Grocery store employees adjust to a changed reality

Residents have rushed to stores during the COVID-19 pandemic


Richard Schemmel calmly stocked apples at the King Soopers at 7984 W. Alameda Ave. in Lakewood on March 20. Schemmel, produce manager for the store, smiled — and from the look on his face, you wouldn't know he had already worked 60 hours during the week of March 16.

“The last two weeks have been pretty hectic. We're selling a lot of product, and a lot of people are scared that we're running out of food — but we're not,” said Schemmel. “Our trucks are running a little late, so there are times when we might be out of a product. But once that truck gets here, we are good.”

Schemmel and other grocery store employees throughout the state have had to adapt to more work and an increased demand for products amid the COVID-19 pandemic. And unlike workers in many other jobs, they have not had the luxury of working from home.

Many grocery stores, like King Soopers, have adjusted their hours.

King Soopers shortened its daily hours of operation to 7 a.m. to 8 p.m. to clean and restock stores as well as to keep its employees healthy. Walmart also reduced its hours of operation, from 7 a.m. to 8:30 p.m. in order to sanitize, clean and restock shelves in its stores while Safeway gave similar reasons for changing its hours to 7 a.m. to 8 p.m. Target is now open from 7 a.m. to 9 p.m.

Multiple grocery stores also are reserving certain hours to allow seniors, a vulnerable population to COVID-19, to gain early access to stores. For example, King Soopers is open to only seniors from 7 a.m. to 8 a.m. every Monday, Wednesday and Friday.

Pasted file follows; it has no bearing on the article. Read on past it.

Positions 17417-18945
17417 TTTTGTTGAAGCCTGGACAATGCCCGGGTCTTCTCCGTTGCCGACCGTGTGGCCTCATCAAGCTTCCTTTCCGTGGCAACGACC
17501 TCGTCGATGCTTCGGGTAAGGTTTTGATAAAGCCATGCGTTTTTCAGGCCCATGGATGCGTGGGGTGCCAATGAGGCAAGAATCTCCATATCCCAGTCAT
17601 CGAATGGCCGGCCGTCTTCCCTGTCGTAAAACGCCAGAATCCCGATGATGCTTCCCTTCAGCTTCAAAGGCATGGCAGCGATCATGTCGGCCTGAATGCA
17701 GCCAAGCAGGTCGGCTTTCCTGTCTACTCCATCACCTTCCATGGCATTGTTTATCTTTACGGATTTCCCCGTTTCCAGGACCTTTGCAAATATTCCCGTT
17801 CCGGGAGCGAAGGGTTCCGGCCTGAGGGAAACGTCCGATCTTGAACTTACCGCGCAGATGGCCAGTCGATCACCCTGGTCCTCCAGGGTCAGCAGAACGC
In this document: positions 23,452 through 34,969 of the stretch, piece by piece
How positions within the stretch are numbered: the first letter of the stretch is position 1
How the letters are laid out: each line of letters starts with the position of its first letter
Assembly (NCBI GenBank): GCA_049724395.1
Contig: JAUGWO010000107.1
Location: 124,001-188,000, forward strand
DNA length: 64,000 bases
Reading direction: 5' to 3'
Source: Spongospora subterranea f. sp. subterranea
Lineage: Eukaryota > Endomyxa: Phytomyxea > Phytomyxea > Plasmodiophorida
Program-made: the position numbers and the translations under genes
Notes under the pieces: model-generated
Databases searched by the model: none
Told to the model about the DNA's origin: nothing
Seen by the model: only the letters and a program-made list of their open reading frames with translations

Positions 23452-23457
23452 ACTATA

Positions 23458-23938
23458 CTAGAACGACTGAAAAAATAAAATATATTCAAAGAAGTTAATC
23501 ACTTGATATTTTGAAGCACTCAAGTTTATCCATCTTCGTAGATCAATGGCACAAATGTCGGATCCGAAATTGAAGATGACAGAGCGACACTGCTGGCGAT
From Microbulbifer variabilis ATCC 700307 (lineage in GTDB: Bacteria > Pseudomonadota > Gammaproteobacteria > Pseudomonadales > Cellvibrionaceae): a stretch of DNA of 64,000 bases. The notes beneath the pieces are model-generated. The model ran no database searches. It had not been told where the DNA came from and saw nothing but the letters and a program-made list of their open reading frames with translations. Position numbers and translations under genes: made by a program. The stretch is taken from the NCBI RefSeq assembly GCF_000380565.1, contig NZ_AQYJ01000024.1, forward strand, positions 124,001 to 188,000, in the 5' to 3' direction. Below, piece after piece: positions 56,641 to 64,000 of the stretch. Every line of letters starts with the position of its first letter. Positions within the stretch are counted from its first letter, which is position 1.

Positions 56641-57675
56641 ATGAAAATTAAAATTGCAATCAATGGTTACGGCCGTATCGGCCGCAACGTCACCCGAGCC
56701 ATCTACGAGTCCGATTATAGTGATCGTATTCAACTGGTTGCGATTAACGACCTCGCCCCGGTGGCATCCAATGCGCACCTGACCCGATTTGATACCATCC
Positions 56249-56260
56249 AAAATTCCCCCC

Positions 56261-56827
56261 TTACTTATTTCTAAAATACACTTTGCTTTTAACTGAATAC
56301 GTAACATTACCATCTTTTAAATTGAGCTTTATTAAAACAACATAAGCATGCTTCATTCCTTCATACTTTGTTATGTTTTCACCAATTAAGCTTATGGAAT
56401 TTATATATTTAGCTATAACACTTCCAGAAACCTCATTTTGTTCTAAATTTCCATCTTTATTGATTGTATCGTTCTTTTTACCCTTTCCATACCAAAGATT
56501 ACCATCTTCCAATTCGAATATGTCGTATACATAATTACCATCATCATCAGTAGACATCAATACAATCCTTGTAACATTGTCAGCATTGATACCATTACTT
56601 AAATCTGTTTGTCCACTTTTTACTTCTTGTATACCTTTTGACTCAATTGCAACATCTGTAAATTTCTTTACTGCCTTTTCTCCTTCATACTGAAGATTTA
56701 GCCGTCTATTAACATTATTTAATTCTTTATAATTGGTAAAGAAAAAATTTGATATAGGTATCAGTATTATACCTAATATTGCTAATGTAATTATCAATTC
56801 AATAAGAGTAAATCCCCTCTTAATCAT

Many stores also are adapting to the high demand for groceries by allowing residents to only purchase a certain amount of meats, toilet paper and other items.

Caitlyn Grathwohl, who has worked at the King Soopers at 750 N. Ridge Road in Castle Rock as a bakery manager for the past year and a half, said overtime hours have risen for many of the store's employees.

“It is almost like Thanksgiving, but none of us are prepared for it. During Thanksgiving, you know you have a projected forecast for sales,” said Grathwohl. “There is not an idea how long this will last."

"Now, we kind of know people want canned food, people want bread, but before, everything was getting wiped out.”

Richard Wobbekind, a senior economist at the University of Colorado Boulder, said there is nothing that indicates the food supply chain is in any danger.

“Food production is in very good shape. I'm frankly much more worried about the people who don't have access to technology and the people who are getting laid off more so than the fact there's not going to be enough toilet paper on the shelf,” said Wobbekind.

As the COVID-19 pandemic continues, Schemmel has one message to the community: Grocery store employees are doing the best they can.

“We have a really good team, and my employees are offering to stay late and work long hours," Schemmel said. "As long as we keep a happy, positive environment, it has been working out really well."


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